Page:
Post-mortems are generally not permitted under Jewish law as they constitute desecration of the body. However, where the local law states that a post-mortem must be carried out, then this obviously overrides any other considerations. Similarly, if the post-mortem of a Jew would provide great benefit to living people and advance the care of similar conditions, then this would also be considered a valid reason to proceed. It is worth talking to a local rabbi and the family about these matters, as Reform, Liberal and Orthodox Jews have very different views about this subject.
Certain procedures need to be followed during the post-mortem of a Jewish person. Healthcare staff must show proper respect and avoid unnecessary damage to the body. The body ought not to be placed face down at any point, and as far as possible it should be kept covered. Gloves must be worn by non-Jewish staff whenever touching the body. Any samples taken from the body must be as small as possible, and incisions must be avoided wherever possible.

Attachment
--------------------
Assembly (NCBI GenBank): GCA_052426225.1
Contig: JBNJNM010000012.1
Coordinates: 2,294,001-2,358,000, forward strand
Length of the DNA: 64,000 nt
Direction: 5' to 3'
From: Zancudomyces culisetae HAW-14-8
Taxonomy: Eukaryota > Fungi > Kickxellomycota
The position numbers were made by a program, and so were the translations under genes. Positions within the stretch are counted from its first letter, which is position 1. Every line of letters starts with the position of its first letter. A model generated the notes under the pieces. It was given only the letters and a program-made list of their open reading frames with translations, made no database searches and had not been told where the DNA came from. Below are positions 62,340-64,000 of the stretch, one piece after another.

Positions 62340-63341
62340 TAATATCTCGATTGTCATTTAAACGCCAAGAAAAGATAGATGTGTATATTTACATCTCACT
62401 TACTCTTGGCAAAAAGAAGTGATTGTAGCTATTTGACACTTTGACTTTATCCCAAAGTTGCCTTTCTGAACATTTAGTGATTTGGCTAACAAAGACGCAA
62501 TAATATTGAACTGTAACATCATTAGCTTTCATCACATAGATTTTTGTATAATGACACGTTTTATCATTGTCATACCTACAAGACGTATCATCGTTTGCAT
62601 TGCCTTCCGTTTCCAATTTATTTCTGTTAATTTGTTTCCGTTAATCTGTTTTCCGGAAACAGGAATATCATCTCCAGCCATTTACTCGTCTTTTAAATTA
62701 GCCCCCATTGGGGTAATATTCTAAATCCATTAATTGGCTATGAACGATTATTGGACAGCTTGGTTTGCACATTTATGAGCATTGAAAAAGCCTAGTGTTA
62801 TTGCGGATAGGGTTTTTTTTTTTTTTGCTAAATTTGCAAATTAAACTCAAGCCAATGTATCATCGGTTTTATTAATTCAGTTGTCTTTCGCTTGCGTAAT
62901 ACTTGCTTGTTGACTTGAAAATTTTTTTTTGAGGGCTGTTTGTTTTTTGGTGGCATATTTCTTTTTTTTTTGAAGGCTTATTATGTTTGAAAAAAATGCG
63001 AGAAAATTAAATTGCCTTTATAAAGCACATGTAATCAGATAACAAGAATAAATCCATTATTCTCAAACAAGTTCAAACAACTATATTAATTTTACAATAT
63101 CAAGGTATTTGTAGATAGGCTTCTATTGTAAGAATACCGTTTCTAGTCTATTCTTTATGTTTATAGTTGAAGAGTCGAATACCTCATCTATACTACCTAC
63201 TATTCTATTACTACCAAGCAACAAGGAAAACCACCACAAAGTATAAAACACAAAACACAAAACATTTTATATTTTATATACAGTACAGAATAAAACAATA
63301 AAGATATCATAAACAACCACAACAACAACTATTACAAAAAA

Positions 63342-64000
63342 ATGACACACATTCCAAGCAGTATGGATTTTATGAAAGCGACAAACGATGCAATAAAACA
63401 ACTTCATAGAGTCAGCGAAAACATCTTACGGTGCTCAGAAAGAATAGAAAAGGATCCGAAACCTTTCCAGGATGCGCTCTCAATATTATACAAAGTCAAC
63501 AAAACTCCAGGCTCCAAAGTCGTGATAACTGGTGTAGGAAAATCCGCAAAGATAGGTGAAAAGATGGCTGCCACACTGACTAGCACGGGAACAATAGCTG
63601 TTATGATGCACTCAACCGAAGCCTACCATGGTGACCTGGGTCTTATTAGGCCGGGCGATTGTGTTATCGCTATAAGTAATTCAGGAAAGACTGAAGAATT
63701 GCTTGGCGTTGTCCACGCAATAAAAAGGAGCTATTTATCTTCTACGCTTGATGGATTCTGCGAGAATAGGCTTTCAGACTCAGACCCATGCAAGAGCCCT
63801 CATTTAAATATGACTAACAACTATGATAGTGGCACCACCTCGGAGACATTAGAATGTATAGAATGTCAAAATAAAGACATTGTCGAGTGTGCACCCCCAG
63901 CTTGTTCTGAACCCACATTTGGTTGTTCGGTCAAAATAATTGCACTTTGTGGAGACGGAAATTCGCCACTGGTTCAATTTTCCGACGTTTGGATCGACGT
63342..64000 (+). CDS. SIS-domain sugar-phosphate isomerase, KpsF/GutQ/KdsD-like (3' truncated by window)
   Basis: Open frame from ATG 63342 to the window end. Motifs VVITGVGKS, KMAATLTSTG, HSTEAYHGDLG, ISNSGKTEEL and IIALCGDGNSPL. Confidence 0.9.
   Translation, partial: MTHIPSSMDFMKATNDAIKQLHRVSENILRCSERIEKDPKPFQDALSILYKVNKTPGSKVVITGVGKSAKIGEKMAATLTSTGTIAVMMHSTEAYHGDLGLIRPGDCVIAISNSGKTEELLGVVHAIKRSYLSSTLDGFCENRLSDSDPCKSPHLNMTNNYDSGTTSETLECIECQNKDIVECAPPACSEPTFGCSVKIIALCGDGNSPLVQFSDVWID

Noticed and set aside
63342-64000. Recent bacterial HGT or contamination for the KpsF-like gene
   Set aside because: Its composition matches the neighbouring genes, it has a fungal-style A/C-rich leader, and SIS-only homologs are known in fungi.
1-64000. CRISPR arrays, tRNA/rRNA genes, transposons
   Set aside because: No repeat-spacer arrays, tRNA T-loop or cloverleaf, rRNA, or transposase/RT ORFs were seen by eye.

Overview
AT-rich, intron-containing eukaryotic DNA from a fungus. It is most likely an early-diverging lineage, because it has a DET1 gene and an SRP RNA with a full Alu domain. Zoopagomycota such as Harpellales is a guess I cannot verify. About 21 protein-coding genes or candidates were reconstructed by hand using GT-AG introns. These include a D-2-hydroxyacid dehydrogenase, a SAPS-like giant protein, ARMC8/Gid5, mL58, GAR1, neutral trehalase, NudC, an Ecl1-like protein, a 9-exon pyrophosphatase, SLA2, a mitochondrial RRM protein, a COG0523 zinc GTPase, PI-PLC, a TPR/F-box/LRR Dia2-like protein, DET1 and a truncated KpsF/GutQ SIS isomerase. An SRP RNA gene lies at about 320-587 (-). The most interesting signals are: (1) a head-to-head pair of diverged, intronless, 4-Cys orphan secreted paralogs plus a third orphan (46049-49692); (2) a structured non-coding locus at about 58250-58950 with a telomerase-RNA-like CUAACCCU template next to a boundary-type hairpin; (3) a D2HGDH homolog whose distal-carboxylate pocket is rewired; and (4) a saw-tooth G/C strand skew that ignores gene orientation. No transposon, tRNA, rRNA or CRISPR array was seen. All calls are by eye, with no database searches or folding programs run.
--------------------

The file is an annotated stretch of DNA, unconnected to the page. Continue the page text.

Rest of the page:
The body ought to be placed on a clean white cloth during the examination to soak up any blood or fluids. After completion, all of the organs must be put back into the body in their natural location. Instruments must be wiped clean and the cloth the body lay on must be packed back into the body cavity before closing up. If in any doubt about how to proceed with a post-mortem under these conditions, talk to a rabbi or the Jewish burial association, either of whom may wish to be present at the post-mortem to observe.
Modern medical procedures, undreamed of during the time of the Patriarchs, have caused intense debate among Jewish scholars during the past few decades. The questions surrounding organ donation were some of the most hotly contested as they bring two lines of law into direct conflict; the overwhelming necessity of preserving life is finely balanced against the perceived desecration of the body of someone who has only just been pronounced dead.
Eventually, a general resolution was reached that states that in cases where a transplant is vital to save a life, an organ may be taken from a body for immediate transplantation into another patient.